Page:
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Updated on August 13, 2011

Today is the day.

Gov. Rick Perry is supposed to make his entrance today, into the Republican Party's field of candidates for the presidency of the United States, and he seems to have a great deal of momentum behind him, even before his entry.

Not almost, but all the poll numbers show that he is close to former Gov. Mitt Romney, the front runner in the Republican race at this time. However, the question happens to be whether Perry is able to topple Romney for the nomination; and if so, why?

Will religion connections be part of the factors that will lead the Conservative Party to choose the person, who will run against President Barack Obama in the fall of the 2012 general election?

Romney is a Mormon, and Perry "has been referred to as an Evangelical Christian and a Methodist", and therefore religion cannot be ruled out as playing a part in the party's processing in selecting its candidate. Yet, Americans seldom vote for a Mormon, making Romney's present position rather precarious, to say the least.

The rest of the pack is now being psychologically separated from those two men; namely, Pawlenty, Bachmann, Gingrich, Paul, Cain, Huntsman and Santorum.

Although, they all have equal chance of grabbing the nomination, the scene has become one of "more equal than others" for them. As such, nobody really knows what they are going to do to boost their individual chances for the consideration of their party.

Many people think that Perry will come from behind, even though, he is outside the field as it is presently made up, to clinch the nomination.

If that happens, then Obama will face a candidate, who comes up with a double pronged support in his background, in terms of race and religion.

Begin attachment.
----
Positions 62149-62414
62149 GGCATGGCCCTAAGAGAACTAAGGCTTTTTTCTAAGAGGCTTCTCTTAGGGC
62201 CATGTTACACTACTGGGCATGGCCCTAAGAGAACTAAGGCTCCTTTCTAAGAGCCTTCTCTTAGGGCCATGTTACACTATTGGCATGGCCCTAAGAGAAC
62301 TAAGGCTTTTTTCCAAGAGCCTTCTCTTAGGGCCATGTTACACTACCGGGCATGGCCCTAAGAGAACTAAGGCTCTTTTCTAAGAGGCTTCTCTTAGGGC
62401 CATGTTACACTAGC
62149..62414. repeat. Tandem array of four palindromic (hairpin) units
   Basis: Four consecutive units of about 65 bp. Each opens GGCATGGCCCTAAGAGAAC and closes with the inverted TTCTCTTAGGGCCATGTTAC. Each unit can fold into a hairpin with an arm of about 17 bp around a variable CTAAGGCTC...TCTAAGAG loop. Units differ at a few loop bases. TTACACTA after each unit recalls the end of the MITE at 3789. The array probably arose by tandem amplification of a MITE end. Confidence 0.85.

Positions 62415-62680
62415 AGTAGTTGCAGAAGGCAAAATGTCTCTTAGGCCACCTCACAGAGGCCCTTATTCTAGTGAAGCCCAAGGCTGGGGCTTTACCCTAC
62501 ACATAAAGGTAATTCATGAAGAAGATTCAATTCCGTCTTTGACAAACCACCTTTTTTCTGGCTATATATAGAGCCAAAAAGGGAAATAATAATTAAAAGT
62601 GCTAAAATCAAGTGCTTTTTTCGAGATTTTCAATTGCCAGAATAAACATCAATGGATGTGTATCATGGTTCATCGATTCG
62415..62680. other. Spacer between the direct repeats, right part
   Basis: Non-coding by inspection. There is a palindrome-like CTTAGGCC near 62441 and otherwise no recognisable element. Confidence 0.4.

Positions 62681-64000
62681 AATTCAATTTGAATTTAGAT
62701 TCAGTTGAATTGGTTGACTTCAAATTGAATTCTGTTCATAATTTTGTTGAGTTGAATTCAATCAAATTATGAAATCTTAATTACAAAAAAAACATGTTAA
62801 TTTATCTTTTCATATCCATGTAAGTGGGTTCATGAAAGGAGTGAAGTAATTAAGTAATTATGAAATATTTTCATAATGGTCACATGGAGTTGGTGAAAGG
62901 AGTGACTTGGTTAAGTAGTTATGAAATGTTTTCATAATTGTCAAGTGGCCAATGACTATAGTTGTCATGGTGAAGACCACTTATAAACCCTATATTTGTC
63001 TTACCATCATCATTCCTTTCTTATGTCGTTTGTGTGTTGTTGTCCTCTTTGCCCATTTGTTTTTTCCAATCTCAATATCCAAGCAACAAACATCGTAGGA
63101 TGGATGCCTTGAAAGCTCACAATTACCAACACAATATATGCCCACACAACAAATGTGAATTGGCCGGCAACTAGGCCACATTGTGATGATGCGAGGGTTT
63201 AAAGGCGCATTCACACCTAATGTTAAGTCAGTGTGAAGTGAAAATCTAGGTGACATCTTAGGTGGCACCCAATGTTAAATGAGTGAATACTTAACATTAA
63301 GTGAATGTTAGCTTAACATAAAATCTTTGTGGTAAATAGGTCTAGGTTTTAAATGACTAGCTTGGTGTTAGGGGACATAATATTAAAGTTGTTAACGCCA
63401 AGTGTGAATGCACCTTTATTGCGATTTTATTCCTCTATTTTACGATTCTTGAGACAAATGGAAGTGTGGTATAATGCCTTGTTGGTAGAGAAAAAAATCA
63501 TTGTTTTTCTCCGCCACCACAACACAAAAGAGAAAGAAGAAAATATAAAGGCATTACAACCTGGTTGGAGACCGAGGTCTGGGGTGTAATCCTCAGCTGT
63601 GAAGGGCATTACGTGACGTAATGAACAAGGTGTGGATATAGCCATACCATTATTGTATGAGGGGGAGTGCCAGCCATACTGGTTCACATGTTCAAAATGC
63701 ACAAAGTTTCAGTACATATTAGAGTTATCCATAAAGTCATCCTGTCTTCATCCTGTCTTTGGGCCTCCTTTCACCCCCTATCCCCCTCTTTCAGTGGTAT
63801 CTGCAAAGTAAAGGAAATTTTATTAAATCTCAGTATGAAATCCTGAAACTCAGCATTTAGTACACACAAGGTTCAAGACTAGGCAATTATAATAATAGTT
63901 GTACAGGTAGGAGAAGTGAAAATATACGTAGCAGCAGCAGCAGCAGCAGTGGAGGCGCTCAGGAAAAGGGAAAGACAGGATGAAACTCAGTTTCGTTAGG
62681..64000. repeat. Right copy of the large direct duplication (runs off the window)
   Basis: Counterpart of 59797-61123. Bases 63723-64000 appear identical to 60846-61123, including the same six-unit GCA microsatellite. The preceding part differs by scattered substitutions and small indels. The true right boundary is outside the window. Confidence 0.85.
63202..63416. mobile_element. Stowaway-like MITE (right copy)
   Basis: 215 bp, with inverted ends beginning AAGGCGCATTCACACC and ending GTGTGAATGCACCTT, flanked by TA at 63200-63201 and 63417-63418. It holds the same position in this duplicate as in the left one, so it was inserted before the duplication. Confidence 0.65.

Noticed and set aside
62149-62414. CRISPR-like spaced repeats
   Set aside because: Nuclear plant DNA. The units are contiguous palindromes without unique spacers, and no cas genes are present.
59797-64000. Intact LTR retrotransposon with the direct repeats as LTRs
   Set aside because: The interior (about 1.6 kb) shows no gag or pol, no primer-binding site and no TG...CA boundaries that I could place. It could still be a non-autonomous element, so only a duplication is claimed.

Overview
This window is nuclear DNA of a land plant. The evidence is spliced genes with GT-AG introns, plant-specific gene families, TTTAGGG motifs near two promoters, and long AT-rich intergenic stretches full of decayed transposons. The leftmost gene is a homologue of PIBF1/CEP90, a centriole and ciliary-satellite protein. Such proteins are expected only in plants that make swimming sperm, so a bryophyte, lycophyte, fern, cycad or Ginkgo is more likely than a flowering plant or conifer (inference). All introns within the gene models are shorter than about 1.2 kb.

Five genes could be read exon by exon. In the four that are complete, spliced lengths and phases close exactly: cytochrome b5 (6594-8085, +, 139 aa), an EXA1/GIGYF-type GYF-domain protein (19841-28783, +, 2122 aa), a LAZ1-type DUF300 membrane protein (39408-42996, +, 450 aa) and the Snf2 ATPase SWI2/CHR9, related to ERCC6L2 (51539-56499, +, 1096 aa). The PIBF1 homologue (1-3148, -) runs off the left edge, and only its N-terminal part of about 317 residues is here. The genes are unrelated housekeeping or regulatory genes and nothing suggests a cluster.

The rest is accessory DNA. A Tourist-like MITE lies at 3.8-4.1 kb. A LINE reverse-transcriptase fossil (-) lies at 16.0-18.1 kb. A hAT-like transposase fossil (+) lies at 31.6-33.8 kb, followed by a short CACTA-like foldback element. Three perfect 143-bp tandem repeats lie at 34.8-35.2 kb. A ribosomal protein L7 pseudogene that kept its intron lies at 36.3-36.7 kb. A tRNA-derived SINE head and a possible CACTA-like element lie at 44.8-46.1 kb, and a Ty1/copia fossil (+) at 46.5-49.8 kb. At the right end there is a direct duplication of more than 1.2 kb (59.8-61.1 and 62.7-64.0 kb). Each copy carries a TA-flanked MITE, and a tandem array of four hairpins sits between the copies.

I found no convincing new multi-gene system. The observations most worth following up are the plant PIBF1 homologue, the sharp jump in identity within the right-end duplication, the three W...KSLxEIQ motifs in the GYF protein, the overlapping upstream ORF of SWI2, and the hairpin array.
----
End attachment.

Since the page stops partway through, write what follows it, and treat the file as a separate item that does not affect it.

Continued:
Obama is a converted Christian, and there is no doubt that the Christian vote will be split. Yet, he will have to internalize the fact that he is in the minority, when it come to his race. Perry will have an advantage in that respect.

However, if Americans will be sincere and vote on the basis of their conscience, instead of doing so with what they deem as being more important in their hearts than any other factor, that the race of a person naturally comes first, when he or she considers his or her origins. It is only then that Obama will gain an equal opportunity in the contest.

Conscience will be the only thing that can bring voters to realize that the two people are patriots, and so they will do what is best for the country. Therefore the idea of race must be counted out in choosing any of them as leader.

Obama is doing all he can to retrieve the nation from the abyss of a strong recession, and the fact remains that he is going to rely on the support of all citizens in the coming years to accomplish his objective, if he is re-elected.

Any other person that comes in to challenge him will use the economy to draw attention to himself of herself and say that he (Obama) is failing, and that he or she, who that person will be, can do better. How can he or she be so sure?

That is what voters must consider first and foremost, rather than banking their hopes on the race or religion of that person, when casting their vote in the next general election.


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